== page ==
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A Guide to (Typed) Reactive Forms in Angular - Part III (Creating Custom Form Controls)

So far in the series, we have learned the basics of Angular Reactive forms and created some neat logic to construct and display dynamic forms. But our work is still not done yet. Whether we just want to make our controls look good and enhance them with some markup, or whether we need a more complex control than a simple textarea, input or checkbox, we'll either need to use a component library such as Angular Material Components or get familiar with the ControlValueAccessor interface.

Angular Material, by the way, uses ControlValueAccessor in its components and I recommend looking into the source code if you want to learn some advanced use cases (I have borrowed a lot of their ideas in the past). In this post, however, we will build a basic custom control from scratch.

A common requirement for a component that cannot be satisfied by using standard HTML markup I came across in many projects is having a searchable combobox. So let's build one. We will start by creating a new Angular component and we can do that with a handy ng cli command:

  ng generate component form-fields/combobox

Then we'll implement displaying data passed in the form of our FormField class we have defined earlier in a list and allowing for filtering and selecting the options:

// combobox.component.ts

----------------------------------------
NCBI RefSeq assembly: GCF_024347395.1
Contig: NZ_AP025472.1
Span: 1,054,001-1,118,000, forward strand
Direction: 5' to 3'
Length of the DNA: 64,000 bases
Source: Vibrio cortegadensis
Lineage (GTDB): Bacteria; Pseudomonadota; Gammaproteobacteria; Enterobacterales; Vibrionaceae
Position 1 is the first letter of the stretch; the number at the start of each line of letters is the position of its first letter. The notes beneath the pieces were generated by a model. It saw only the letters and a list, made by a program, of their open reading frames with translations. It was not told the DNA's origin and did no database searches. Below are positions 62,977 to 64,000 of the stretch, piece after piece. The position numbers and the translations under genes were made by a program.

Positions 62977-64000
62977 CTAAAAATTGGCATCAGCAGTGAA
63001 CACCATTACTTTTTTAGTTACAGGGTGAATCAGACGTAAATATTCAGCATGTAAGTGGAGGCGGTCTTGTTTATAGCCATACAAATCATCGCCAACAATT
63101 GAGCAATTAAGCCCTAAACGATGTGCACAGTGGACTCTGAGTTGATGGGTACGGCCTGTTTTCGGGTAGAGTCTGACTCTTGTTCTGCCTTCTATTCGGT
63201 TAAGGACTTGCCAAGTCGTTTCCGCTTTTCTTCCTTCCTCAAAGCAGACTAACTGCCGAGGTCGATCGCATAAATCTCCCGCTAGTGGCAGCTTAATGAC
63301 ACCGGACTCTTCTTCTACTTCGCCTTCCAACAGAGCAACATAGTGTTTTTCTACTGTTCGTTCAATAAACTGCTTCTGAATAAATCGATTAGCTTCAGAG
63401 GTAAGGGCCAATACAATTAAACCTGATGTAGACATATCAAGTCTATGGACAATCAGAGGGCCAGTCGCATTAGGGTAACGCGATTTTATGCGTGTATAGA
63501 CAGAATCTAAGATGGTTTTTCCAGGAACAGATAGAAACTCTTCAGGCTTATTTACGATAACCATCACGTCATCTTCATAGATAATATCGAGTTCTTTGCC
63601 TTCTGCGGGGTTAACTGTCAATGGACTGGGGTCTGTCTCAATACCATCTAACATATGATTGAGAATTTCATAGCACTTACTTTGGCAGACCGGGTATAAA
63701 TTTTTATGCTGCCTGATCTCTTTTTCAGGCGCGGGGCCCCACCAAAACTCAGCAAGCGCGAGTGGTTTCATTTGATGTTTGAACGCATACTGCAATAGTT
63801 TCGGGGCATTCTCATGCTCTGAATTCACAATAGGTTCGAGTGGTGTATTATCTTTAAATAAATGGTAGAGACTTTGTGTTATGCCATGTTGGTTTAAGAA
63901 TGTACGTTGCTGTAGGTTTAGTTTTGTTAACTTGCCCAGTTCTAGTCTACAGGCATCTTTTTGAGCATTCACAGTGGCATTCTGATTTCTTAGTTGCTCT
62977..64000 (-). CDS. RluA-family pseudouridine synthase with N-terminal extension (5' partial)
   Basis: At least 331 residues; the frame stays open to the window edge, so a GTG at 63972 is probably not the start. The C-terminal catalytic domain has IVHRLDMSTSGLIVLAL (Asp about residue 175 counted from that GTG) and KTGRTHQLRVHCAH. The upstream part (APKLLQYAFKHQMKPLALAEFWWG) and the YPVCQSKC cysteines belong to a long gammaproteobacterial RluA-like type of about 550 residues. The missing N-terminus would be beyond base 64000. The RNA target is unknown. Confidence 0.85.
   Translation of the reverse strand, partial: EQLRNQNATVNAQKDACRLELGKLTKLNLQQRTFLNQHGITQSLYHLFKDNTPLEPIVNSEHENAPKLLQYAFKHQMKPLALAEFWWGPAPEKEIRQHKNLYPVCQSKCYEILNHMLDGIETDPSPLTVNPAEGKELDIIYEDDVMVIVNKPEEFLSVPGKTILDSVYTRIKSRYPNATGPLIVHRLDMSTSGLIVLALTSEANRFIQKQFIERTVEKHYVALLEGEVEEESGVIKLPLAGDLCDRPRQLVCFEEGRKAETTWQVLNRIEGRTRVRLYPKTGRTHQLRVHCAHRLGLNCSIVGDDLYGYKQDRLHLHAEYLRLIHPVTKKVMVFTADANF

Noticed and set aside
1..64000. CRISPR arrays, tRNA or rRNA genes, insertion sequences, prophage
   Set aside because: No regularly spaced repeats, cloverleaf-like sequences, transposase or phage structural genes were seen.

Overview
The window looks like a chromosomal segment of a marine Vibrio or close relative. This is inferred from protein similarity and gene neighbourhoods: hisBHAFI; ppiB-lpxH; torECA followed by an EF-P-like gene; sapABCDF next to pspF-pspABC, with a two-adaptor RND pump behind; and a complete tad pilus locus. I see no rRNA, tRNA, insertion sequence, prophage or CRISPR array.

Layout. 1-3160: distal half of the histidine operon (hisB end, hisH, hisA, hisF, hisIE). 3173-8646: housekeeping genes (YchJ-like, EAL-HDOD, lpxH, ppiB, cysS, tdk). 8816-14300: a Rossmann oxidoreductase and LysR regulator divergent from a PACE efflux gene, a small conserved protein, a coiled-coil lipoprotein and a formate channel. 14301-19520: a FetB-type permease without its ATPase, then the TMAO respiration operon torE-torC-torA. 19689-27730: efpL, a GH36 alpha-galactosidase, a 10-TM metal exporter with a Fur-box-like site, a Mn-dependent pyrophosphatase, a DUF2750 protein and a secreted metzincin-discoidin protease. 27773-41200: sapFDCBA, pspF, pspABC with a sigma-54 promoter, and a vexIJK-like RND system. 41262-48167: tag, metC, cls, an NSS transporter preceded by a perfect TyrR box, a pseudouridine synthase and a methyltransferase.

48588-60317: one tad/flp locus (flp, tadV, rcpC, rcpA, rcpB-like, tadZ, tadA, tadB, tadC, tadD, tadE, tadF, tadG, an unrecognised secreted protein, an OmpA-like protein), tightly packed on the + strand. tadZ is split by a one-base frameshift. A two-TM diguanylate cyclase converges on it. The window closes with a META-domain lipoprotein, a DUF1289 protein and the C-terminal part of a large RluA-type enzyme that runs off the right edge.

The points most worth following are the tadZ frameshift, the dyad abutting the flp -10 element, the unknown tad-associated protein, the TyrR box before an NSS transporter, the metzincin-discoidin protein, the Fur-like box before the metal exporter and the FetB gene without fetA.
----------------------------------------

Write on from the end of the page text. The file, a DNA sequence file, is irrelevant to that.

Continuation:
import { Component, ElementRef, Input, ViewChild } from '@angular/core';
import { FormField } from '../../forms.model';

  selector: 'app-combobox',
  templateUrl: './combobox.component.html',
  styleUrls: ['./combobox.component.scss'],
export class ComboboxComponent {
  private filteredOptions?: (string | number)[];

  // a simple way to generate a "unique" id for each component
  // in production, you should rather use a library like uuid
  public id = String( + Math.random());

  public input?: ElementRef<HTMLInputElement>;

  public selectedOption = '';

  public listboxOpen = false;

  public formFieldConfig!: FormField<string | number>;

  public get options(): (string | number)[] {
    return this.filteredOptions || this.formFieldConfig.options || [];

  public get label(): string {
    return this.formFieldConfig.label;

  public toggleListbox(): void {
    this.listboxOpen = !this.listboxOpen;
    if (this.listboxOpen) {

  public closeListbox(event: FocusEvent): void {
    // timeout is needed to prevent the list box from closing when clicking on an option
    setTimeout(() => {
      this.listboxOpen = false;
    }, 150);

  public filterOptions(filter: string): void {
    this.filteredOptions = this.formFieldConfig.options?.filter((option) => {
      return option.toString().toLowerCase().includes(filter.toLowerCase());

  public selectOption(option: string | number): void {
    this.selectedOption = option.toString();
    this.listboxOpen = false;
<!-- combobox.component.html -->
<label for="combobox-input-{{ id }}">{{ label }}</label>
<div class="combobox">
  <div class="group">
      (focus)="listboxOpen = true"
      id="combobox-input-{{ id }}"
    <button type="button" tabindex="-1" (click)="toggleListbox()">
  <ul *ngIf="listboxOpen" role="listbox">
      *ngFor="let option of options"
      class="option-for-{{ id }}"
      {{ option }}

Note: For the sake of brevity, we will not be implementing keyboard navigation and aria labels. I strongly suggest referring to W3C WAI patterns to get guidelines on the markup and behavior of an accessible combo box.

While our component now looks and behaves like a combo box, it's not a form control yet and is not connected with the Angular forms API. That's where the aforementioned ControlValueAccessor comes into play along with the NG_VALUE_ACCESSOR provider. Let's import them first, update the @Component decorator to provide the value accessor, and declare that our component is going to implement the interface: